Seat belt slack can snap bones
Even if you wear your seat belt, you could absolutely suffer serious injuries in a car accident. While a seat belt is an important safety feature that can definitely reduce the severity of your injuries, a crash is still a very violent experience, and seat belts are not perfect.
For instance, experts point out that having any slack in the belt itself, or any space between your body and the belt, is enough of a gap to break bones during a crash. Your body builds up a lot of momentum, even through a very short distance, and then slams into the belt as the car dramatically slows down. The force of your bones hammering against the belt can cause fractures, bruising and lacerations.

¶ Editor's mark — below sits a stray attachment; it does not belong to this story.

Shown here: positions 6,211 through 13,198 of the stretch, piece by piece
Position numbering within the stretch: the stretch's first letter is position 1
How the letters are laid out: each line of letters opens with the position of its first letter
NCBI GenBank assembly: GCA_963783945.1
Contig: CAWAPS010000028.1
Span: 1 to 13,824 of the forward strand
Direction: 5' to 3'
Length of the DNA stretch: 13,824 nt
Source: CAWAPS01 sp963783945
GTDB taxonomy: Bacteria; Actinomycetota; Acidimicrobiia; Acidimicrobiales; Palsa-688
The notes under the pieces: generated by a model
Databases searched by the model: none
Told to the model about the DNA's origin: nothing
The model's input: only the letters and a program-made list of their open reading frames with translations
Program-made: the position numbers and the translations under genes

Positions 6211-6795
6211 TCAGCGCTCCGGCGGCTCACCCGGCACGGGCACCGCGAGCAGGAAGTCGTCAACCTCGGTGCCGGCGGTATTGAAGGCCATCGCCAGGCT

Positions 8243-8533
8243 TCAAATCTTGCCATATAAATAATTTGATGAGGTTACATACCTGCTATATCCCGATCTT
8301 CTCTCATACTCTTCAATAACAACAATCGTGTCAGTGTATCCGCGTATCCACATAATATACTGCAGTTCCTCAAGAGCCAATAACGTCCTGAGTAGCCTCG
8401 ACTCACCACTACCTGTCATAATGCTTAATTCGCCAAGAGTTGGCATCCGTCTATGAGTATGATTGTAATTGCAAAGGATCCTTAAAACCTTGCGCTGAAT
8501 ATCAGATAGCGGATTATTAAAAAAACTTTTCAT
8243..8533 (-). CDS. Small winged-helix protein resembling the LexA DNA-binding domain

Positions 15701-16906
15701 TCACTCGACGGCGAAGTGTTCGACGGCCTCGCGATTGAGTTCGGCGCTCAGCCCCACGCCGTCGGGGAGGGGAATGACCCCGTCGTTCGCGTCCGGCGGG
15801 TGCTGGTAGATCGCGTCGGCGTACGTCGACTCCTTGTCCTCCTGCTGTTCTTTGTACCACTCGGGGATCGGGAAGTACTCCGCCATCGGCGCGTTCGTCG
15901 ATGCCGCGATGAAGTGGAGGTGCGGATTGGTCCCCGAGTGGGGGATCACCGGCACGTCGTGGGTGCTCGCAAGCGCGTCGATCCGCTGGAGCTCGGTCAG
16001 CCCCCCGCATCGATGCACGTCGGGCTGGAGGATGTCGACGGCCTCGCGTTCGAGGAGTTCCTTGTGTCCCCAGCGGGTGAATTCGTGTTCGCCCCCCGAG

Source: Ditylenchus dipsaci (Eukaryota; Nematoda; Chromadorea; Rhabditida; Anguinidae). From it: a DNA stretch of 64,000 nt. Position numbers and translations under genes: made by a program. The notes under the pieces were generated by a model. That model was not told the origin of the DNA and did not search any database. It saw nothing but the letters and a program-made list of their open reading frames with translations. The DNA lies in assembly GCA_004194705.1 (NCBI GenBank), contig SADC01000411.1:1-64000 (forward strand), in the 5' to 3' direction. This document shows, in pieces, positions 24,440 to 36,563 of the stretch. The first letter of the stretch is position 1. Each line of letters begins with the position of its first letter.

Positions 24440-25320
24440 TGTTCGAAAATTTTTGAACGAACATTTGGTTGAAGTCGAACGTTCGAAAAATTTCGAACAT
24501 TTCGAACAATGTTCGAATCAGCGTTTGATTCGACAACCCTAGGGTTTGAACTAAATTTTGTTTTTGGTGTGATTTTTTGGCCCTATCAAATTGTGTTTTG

This is why race car drivers use five-point belt systems that stay very snug during the entire race. They know that the odds of a crash at 200 miles per hour are high. In the event that it happens, they don't want their bodies to move at all. They just want to move with the seat belts, limiting injuries and keeping them safe.
It's also why the National Highway Traffic Safety Administration (NHTSA) gives clear directions on how to use the belt, including:
- Do not put the belt behind your arm.
- Eliminate any slack in the belt itself.
- Keep your feet on the floor and your back straight.
- Do not forget about the lap belt if your car has an automatic shoulder strap.
As you can see, even when you take proper safety precautions, you can still suffer serious injuries when another driver makes a mistake. If this happens to you, make sure you know if you have a right to compensation for your costs.